Purpose: Patients on dual and triple antithrombotic therapy present the therapeutic dilemma of mitigating bleed risk while sustaining antithrombotic efficacy. Lack of literature and variability in existing published guidance potentiates inconsistent management of these patients. Furthermore, suboptimal dosing of direct oral anticoagulants is relatively common. One study reported as high as 43% of patients receive higher and 13% receive lower than clinically indicated doses. These findings were associated with a significantly increased risk of major bleeding and incidence of stroke, thus highlighting the importance of selecting an ideal regimen. The purpose of this project is to highlight pharmacists’ role in the optimization of antithrombotic therapy in patients with concurrent indications for antiplatelet and anticoagulant agents.

Methods: This was a single center, quality improvement project including adult patients concomitantly receiving at least one antiplatelet agent and a therapeutic-dose anticoagulant between January and March 2021 at Baptist Hospital. Eligible patients were assessed and evaluated on a daily basis. Data collection included indications for prescribed antithrombotic agents and rationale for clinical recommendations. Potential therapeutic de-escalations and/or dose adjustments were communicated with the provider as necessary. The primary outcome of this study was appropriateness of anticoagulant and antiplatelet therapy based on their specific indications. Secondary outcomes included the types of pharmacy interventions made and accepted.

Results: A total of 239 patients receiving dual or triple antithrombotic therapy were prospectively reviewed over the 10-week study period. The average age was 74 years, and 56% of patients were male. The majority of regimens reviewed (95.4%) were dual antithrombotic therapy. Overall, 82% of all reviewed regimens were considered appropriate at time of pharmacist review (85% of dual therapy regimens and 27% of triple therapy regimens were appropriate). After pharmacist intervention, regimen appropriateness increased to 97% overall, with dual therapy regimens adjusted to 96.5% appropriate (78% acceptance rate) and triple therapy regimens adjusted to 100% appropriate (100% acceptance rate). The most common intervention was antiplatelet discontinuation (46%), however the most clinically significant intervention was discontinuation of oral anticoagulation (7.8%).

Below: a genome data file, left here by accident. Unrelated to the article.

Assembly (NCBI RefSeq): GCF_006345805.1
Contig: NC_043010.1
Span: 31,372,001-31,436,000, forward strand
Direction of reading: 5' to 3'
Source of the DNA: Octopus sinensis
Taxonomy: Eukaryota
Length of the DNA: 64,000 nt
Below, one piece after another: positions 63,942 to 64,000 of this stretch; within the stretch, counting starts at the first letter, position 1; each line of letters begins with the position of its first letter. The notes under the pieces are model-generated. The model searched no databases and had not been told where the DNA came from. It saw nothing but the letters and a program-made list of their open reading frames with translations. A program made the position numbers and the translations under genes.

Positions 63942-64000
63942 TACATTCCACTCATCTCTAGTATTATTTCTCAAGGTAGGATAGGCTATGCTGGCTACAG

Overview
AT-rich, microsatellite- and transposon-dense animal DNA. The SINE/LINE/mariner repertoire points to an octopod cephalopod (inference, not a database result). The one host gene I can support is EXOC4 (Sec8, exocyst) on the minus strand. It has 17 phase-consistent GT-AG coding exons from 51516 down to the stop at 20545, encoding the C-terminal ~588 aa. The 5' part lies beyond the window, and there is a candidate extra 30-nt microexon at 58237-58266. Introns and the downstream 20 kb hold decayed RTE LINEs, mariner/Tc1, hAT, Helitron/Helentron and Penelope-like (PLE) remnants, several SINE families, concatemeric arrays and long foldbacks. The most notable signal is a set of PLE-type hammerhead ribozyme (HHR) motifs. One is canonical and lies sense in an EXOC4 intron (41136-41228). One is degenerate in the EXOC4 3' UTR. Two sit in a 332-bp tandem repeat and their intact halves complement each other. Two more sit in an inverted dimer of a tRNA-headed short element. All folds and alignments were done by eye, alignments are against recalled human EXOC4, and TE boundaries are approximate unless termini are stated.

Conclusion: Pharmacist intervention resulted in optimization of dual and triple antithrombotic therapies by 15% with an intervention acceptance rate of 83%. Triple antithrombotic regimens had the greatest room for optimization, as was demonstrated by a 73% increase in regimen appropriateness as a result of pharmacist review and intervention.

Publication Date


Presented At:

Virtual Florida Residency Conference

Content Type



Laura Neubauer - Pharmacy Resident PGY2

Author Credentials

Laura Neubauer, Pharm.D., BCPS

Radhan Gopalani, Pharm.D., BCPS

Kristen de Almeida, Pharm.D., BCCP

Open Access

Available to all.